Though there’s no dearth of choices in the super-sport and super-naked segment in the motorcycling market today, a niche segment of enthusiasts is very much alive and captivated by the old-world charm of retro motorcycles.
Motorcycle manufacturers have been trying to cash on the situation by launching motorcycles fusing old school looks with modern technology and riding dynamics- the Bonneville series from Triumph and the Royal Enfield 650 twins are two such successes.
On similar lines, Kawasaki launched the Z900RS back in 2018 with regular updates making the neo-retro venture a successful one. In a bid to replicate the success story of the Z900RS with added variety and reduced budget, Kawasaki has launched the Z650RS- a truncated variant of its elderly cousin. While the design element stands emulated from the Z900, the mechanicals have been swapped from the Ninja 650.
The Ninja 650 source parallel-twin motor packs in a decent 67 horsepower at 8000 rpm and 64 nm of twisting force at 6700 rpm enough to propel the Z650RS to a top speed of 191 kph. All the power and torque are transferred to the rear wheel via a six-speed gearbox mated to a slipper clutch mitigating lockups under aggressive downshifts. Kawasaki would also be offering a detuned 47 bhp variant to cater to A2 licensed riders.
Chassis, suspension and brakes
The 2022 Kawasaki Z650RS also retains the tubular trellis type chassis from the Ninja 650 found to be serving the Z650, Versys 650, and the Vulcan S. Kawasaki is offering an optional 800mm low seat height option for the European markets. Suspension is again borrowed from the Ninja 650 with 41mm conventional front forks and a horizontal back-link mono-shock. Dual two-piston calipers grabbing a pair of 300mm rotors and a single pot caliper mounted over a 200mm single disc ensure quick shedding of momentum and breezy stops on the new Z650RS. ABS comes standard.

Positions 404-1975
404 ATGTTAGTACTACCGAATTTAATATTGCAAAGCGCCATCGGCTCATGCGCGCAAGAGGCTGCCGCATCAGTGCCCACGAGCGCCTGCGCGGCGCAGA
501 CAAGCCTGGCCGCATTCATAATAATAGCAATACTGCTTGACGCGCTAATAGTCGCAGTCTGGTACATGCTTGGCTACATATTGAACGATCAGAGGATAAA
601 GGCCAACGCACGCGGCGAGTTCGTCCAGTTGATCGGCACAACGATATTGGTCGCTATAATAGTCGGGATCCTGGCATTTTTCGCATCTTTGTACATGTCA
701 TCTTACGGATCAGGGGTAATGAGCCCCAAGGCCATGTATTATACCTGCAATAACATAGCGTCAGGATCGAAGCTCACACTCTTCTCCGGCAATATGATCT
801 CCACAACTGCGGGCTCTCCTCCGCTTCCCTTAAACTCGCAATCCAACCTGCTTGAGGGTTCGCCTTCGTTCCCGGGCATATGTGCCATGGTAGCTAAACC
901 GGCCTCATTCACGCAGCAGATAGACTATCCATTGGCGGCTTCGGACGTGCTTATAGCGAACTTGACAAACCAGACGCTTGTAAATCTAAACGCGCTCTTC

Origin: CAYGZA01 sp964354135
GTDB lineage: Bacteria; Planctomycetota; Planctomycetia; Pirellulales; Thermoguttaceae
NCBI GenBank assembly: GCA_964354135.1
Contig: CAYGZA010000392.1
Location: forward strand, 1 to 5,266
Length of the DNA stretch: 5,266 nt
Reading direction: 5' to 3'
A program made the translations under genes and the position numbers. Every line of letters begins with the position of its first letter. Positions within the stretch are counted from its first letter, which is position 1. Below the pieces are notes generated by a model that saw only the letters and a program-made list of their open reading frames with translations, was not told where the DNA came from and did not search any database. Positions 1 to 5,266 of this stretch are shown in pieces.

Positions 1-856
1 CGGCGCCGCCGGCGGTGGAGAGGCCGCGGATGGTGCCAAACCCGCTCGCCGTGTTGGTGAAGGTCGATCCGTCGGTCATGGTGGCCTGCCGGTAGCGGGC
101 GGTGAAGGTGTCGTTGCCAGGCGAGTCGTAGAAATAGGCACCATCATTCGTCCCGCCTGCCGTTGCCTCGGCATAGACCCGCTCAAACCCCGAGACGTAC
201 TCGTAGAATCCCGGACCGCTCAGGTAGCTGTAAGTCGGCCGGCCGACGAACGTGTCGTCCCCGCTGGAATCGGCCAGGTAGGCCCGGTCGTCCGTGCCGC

Tradition beckoning, the 2022 Kawasaki Z650RS sports a classic round headlight with LED illumination. The “artillery shell” meters offer both analog and digital read-outs. The Candy Emerald Green shade instantly reminisces of the 1976 Z650 with Kawasaki also offering a golden set of alloy wheels that augment the retro quotient of the new Z60RS.
With the competition set in sight, Kawasaki would be looking forward to an onslaught with the Royal Enfield 650 twins and neo-retro offerings from the Triumph stable. Kawasaki has played their cards right with the design striking bulls-eye. But with pricing north of the Royal Enfields’ offering- it’s the ride experience and the reliability of Japanese engineering which “might” shift the balance in favor of Kawasaki. Prices are as follows:
Candy Emerald Green: £7,699
Metallic Moondust Gray / Ebony: £7,699
Metallic Spark Black: £7,549